Friday, August 31, 2007

Apples are everywhere here; I make tons of apple juice a day, and we drink it all. Nothing else to report - and I kind of like it.

Friday, August 24, 2007

Z Dnem Nezalezhnosti! Happy Independence Day!

I'm glad we're not on Besarabka today, though. Too many people there, too noisy, too dirty afterwards. Here, it'll be wise to stay away from the beach for a week or so, before it gets cleaned up, but it's so peaceful in our little garden, and I'm nowhere near as freaked out as I was yesterday, on my first night here.

Everyone seemed to be making shashlyk here today - the air is still filled with smoke and that totally delicious smell.

A neighbor yelled to an acquaintance who was walking by his house: "Valya, take a bottle of vodka!" She said she didn't need it, but he insisted, and she protested again, and then it turned out he was asking her to buy him a bottle of vodka: somehow, he knew she was on her way to the main street, where the little shop is. The way he cursed at someone at one point, I don't think he was able to make that important journey himself.

Another sign of the holiday are the fireworks, of course: Marta slept through it all, which is very nice.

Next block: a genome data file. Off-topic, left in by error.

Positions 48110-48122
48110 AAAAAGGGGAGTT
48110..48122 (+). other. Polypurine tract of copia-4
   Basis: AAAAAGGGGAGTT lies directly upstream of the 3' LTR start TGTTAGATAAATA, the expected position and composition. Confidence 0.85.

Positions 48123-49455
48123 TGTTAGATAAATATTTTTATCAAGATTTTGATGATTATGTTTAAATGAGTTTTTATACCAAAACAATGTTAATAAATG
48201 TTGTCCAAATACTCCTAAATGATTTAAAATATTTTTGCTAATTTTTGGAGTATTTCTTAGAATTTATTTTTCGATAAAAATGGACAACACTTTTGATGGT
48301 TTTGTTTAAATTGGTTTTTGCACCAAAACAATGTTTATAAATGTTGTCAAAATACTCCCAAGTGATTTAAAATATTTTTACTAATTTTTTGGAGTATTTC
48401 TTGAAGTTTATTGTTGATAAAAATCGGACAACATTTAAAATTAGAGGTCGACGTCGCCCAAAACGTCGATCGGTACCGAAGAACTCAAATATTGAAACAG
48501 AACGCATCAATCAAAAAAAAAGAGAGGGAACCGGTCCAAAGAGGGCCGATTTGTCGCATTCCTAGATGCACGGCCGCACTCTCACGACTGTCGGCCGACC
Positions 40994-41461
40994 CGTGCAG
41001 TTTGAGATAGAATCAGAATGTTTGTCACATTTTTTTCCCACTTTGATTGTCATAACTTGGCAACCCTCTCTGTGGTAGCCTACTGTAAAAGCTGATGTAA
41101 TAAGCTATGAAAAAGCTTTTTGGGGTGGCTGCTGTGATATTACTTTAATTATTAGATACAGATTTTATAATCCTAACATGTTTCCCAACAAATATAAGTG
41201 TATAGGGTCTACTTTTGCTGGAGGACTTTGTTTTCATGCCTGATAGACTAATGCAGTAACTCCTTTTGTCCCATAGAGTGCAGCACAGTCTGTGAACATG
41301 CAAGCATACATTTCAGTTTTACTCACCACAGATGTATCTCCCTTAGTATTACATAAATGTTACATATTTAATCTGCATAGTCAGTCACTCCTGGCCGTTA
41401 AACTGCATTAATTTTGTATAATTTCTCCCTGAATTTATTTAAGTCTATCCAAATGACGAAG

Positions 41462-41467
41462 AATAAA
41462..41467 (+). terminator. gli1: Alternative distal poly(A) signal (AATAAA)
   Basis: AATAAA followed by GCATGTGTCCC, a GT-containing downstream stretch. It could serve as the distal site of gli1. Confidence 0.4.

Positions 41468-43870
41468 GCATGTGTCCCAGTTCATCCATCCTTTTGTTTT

And we don't even have a TV here yet, so I've nothing else to report on this subject.

Still, z dnem nezalezhnosti, everyone!
I'm at the dacha. There's too much nature here, and it's freaking me out. I've just spent 15 minutes chasing a huge moth out of the kitchen. The size of my cell phone, almost. Apples are falling from the trees. Dogs are barking. Frogs are ... what's the English word? Kvakayut. Marta is asleep. The sound of faraway trains passing by. The only two constellations that I know are up there, above the house. Internet works fine. I guess I'm happy, despite being freaked out.

Saturday, August 18, 2007

Today, we've found a summer house we really like. Inshaallah, we'll move in there by the end of next week. So sad that the summer is almost over. So sad that tomorrow's the last day of Mishah's vacation.
I've been catching my breath this past week. Part of me is numb, but that feels almost good. I avoid thinking of papa's death as much as I can.


All the little things are going wrong here again.

Mishah has managed to catch a cold again. His mother isn't feeling well, either. His vacation is almost over.

My cell phone got stolen while we were at a bookstore, looking at books in English.

The sanatorium in Pushcha is full until Sept. 6 - but even after that, we aren't likely to get a room there because of the fucked-up way things work here: they don't accept children under 4.

This rule is breakable, of course - last year, we spent four months taking really long walks there, and we befriended quite a few people with kids Marta's age, people who lived there full-time - and most live there this year, too, with their kids and all. But to get in like this, you need connections, someone from up high to make that phone call. Money's not enough. Or - what we think is enough money isn't enough to get a lousy room at a relatively well-maintained sanatorium here.